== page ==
Sunday, August 26, 2012

Episode #4 - Keith Uhlich (The Truth About Charlie)

"I feel like there's all these voices out there, and I want to keep contributing my voice…I think the way film criticism survives in this uncertain landscape is by building a community. As long as you have a strong community of people – not necessarily like-minded on the same films – but people who accept that film criticism is an art that is well worth preserving and keeping around. I’m heartened by the number of different voices I see."

For a film critic who has to keep his reviews under 250 words, Time Out New York staff writer Keith Uhlich has quite a lot to say as he joins Peter for the podcast. Keith explains how he originally got the cinephile bug watching films like Popeye and Spaceballs, as well as his frustrations in making his own films at NYU. They then dive in deep to Keith's unique writing process and spar a bit over some of his more oddball opinions (a love of The Black Dahlia, anger toward Steven Soderbergh). Keith also explains his frustrations over the current state of independent LBGTQ cinema (never have the words “Fuck you, Tom Ford” been spoken with such force). Finally, the two discuss Jonathan Demme’s The Truth About Charlie, an often maligned remake of Charade that inspires both of them for its visual appreciation of Paris and its overlooked humanism.

0:00-4:50 - Opening/Act One: Establishing Shots - Remembering Tony Scott
5:05-1:40:50 - Act Two: Deep Focus - Keith Uhlich
1:41:40-2:06:18 - Act Three: Double Exposure - The Truth About Charlie (Jonathan Demme)
2:06:20-2:08:00 - Close/Outtake

Read Keith Uhlich at Time Out New York, Slant Magazine, The House of Next Door, Senses of Cinema, and Reverse Show. Also read his haiku reviews on Letterboxd.


Friday, August 24, 2012

"Demme’s Thrilling Humanist Romance" - Keith Uhlich on The Truth About Charlie

On Monday's show, Keith Uhlich will be joining me to discuss his life as a cinephile. We also have a conversation regarding Jonathan Demme's The Truth About Charlie, his 2002 remake of Charade. I'm thankful that Keith provided me with his original review of the film, which was then written for, which became Toxic Universe and then Culture Cartel before it finally shut down. With Keith's permission, I've posted his original review (no longer online) with some very minor revisions by him. He wrote this prelude to the piece:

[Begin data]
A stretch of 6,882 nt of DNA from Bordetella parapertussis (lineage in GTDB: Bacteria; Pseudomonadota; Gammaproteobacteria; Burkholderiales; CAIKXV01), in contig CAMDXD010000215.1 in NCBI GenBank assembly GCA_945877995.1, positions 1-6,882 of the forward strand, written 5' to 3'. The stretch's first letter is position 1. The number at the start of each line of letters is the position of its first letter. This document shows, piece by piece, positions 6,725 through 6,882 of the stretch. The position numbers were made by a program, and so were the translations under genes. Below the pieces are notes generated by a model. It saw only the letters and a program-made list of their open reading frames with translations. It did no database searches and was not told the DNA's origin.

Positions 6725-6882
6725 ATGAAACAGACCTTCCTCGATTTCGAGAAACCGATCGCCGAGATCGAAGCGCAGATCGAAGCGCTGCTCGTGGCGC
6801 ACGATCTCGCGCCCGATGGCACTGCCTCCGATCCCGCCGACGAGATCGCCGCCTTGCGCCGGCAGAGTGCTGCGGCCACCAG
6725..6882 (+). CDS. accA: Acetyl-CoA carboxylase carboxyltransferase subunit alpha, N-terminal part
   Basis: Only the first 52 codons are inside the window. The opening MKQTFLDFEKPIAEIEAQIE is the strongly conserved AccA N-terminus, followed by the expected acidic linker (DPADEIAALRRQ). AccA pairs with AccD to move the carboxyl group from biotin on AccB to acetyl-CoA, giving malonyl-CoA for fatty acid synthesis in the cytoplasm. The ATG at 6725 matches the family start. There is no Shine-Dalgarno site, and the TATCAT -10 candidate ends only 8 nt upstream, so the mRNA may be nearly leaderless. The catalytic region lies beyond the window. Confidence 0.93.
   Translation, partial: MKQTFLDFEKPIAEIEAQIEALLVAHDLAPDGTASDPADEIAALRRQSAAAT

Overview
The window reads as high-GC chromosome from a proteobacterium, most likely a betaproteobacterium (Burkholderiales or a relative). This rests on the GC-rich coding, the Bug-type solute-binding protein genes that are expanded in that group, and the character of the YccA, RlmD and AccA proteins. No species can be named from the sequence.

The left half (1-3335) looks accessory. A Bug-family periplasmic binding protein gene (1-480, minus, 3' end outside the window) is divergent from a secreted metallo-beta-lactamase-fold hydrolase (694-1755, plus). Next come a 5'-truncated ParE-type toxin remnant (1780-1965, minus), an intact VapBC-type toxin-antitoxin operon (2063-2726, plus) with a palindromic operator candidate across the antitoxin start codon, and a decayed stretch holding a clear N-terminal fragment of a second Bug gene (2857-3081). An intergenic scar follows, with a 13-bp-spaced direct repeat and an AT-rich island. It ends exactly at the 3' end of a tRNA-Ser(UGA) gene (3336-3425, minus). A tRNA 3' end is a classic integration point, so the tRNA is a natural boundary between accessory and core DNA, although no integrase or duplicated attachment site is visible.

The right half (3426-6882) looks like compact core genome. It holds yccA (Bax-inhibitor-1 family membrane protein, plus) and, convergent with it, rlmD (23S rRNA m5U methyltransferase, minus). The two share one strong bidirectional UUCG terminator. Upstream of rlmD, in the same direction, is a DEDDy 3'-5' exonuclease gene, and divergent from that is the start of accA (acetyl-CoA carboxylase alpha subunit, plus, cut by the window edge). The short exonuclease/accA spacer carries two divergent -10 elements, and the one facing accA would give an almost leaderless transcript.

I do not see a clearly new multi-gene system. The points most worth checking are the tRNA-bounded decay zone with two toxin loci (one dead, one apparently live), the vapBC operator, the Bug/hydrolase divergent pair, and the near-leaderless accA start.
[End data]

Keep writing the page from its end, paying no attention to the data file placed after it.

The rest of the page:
Clive Barker wrote, "We are our own graveyards; we squat amongst the tombs of the people we were." The person that authored the words below is almost ten years gone. I'd like to slap him upside the head for his oft-clunky phrasing and stiff-necked swagger. But I also see the fire and spirit (the stalwart belief in humanity, even when confronted with the worst the species has to offer) that I continue to kindle and cultivate. Aesthetic and technical embarrassments aside, I'm happy this little shit-stirrer haunts me still. 
—Keith Uhlich, 08/24/2012

Here’s the one this year that got away.

          Jonathan Demme’s The Truth About Charlie is ostensibly a remake of the 1963 Stanley Donen comedy/thriller Charade and that alone practically guaranteed the film’s financial failure. Charade is an example, after all, of the perfect Hollywood film: attractive stars (Cary Grant and Audrey Hepburn), ingenious script (by Peter Stone), memorable setting and atmosphere (using both real and make-believe Paris locations) all combine for an entertainment that fires on all cylinders. If that sounds like too mechanistic a metaphor, then perhaps you’ve caught onto what we might call the weakness of Charade – it works so perfectly that the pleasures it gives can feel like perfectly placed manipulations, cogs in the wheel of the Hollywood machine. No matter, machines can be beautiful too (and Charade is certainly one of those perfect mechanoids), but it presents a daunting challenge to the crazy bastard who wants to try his hand at revisiting the material. The obvious question: Why remake perfection?

Sunday, August 12, 2012

Episode #3 - Kenji Fujishima (Fallen Angels)

"I feel like film for me is kind of a fulfillment of an ideal of an art form that has power and the ability to fuse all these previous forms of art, even before the beginnings of cinema, into one work."

           Kenji Fujishima might not have the wisdom that comes from age of Peter's previous guests, but the two have an excellent time talking about how he became a hardcore cinephile and writing for The House Next Door. Kenji discusses reading Pauline Kael at an early age, choosing to forgo his mother’s wishes to go into accounting, and becoming a consumer of arts beyond cinema. The two also chat about his blog My Life, 24 Frames Per Seconds, balancing emotion and formalism in writing, and the beauty of “cinematic recklessness.” Finally, they explore the dark beauty of Wong Kar-Wai’s Fallen Angels, which Kenji posits as the filmmaker’s most reflexive commentary on his own feelings to transition toward a new style.

0:00-5:00 - Act One: Establishing Shots - Sight & Sound Poll
5:16-52:13 - Act Two: Deep Focus - Kenji Fujishima
53:07-1:18:12 - Act Three: Double Exposure - Fallen Angels (Wong Kar-Wai)
1:18:13-1:19:50 - Close/Outtake